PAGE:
President Lula signs off on Brazil sports betting bill

President Lula
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President Lula Inacio Da Silva has signed Brazil’s sports betting bill, enshrining a regulatory framework into Brazilian federal law after years of delays.

The president’s endorsement completes the legislative process, righting the wrongs of the 2022 impasse when former President Jair Bolsonaro refused to put pen to paper on a previous sports betting framework.

Several rounds of amendments have been made to the bill as lawmakers compromise on a range of issues such as tax, advertising and the status of online casino. 

In the upper chamber of Brazil’s legislature, senators disputed the authorization of online casino gaming, with the Liberal Party the primary source of opposition. The bill was returned to the Chamber of Deputies, the lower house.

On Dec. 22, in the Chamber of Deputies’ final session, 261 members voted for the bill which ultimately included language for the regulation of online casino games.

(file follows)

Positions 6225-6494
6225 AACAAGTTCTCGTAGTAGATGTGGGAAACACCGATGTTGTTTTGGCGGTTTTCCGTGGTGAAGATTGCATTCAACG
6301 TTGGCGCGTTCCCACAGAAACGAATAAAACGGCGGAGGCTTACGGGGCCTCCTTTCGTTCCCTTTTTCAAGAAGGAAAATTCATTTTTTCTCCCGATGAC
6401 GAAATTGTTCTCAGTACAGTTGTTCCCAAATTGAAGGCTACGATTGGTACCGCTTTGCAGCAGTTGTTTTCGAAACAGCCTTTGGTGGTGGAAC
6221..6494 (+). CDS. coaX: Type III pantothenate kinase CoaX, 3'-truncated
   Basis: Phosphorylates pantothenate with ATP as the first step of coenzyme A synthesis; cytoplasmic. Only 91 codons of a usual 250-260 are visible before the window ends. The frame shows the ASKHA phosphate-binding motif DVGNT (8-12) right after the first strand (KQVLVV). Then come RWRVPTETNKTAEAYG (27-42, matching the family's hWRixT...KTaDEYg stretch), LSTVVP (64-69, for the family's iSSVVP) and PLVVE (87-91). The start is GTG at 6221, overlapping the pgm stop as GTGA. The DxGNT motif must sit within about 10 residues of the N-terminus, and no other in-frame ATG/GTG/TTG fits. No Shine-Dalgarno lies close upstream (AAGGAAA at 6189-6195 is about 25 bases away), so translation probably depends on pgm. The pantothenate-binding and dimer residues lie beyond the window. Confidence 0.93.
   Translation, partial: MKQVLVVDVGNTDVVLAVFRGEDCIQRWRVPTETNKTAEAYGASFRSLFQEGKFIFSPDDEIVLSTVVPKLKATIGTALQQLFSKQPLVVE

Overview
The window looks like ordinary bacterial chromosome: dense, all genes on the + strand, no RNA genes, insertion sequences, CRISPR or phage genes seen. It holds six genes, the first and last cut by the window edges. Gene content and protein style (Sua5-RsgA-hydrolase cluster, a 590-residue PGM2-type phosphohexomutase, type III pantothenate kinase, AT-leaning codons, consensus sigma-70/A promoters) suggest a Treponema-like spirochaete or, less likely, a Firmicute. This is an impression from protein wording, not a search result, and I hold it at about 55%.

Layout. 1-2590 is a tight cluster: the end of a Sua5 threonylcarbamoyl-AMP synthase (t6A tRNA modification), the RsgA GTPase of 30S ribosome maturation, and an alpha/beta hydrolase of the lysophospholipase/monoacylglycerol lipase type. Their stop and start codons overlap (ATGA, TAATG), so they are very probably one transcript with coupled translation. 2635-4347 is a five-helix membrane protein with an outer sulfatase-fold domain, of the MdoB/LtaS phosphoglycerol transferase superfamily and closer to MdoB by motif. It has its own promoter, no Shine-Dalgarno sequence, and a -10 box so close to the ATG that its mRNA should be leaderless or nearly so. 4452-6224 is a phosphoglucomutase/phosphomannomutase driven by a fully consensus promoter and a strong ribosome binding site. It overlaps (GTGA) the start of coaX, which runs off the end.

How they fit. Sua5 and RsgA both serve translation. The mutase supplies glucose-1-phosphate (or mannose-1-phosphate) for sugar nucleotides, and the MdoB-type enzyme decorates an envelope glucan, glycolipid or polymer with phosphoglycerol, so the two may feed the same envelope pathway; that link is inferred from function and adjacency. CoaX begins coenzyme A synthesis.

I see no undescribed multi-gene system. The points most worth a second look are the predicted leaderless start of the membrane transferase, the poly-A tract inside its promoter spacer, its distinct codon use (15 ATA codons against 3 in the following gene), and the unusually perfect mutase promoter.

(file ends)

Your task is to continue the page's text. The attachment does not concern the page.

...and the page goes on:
Lula then signed Bill PL3626/23 into law before the New Year celebrations, introducing a new regulatory regime for sports betting and online casino gaming in Brazil. 

The federal framework is in line with the PT government’s objective to enhance state revenues, with projections indicating that a regulated sports betting market is estimated to make at least R$10 billion ($2.06 billion) for public services.

Despite the successes, President Lula did impose vetoes on certain aspects of the bill, most notably concerning the tax exemption for betting prizes up to R$2,112 ($435).

The Senate’s Economic Affairs Commission (CAE) proposals for the taxation of bets will be maintained. Under the framework, licensed operators will be taxed at 12% of GGR, while player winnings will be taxed at 15%.

The tax collected from the sports betting regulation will be distributed as follows: 36% to sports ministries and committees, 28% to tourism, 13.6% to public safety, and 10% each to education and social security. Health will receive 1%, civil society entities 0.5%, the Police Federal Equipment and Operation Fund 0.5%, and the Brazilian Agency for Industrial Development 0.4%.

Operators can apply for a five-year license, which comes with a fee of R$30m($6m) for up to three skins. Licensees must set up a company in Brazil which is domiciled in the country.

This year, the Ministry of Finance will publish regulations to initiate Brazil’s federal sports betting market.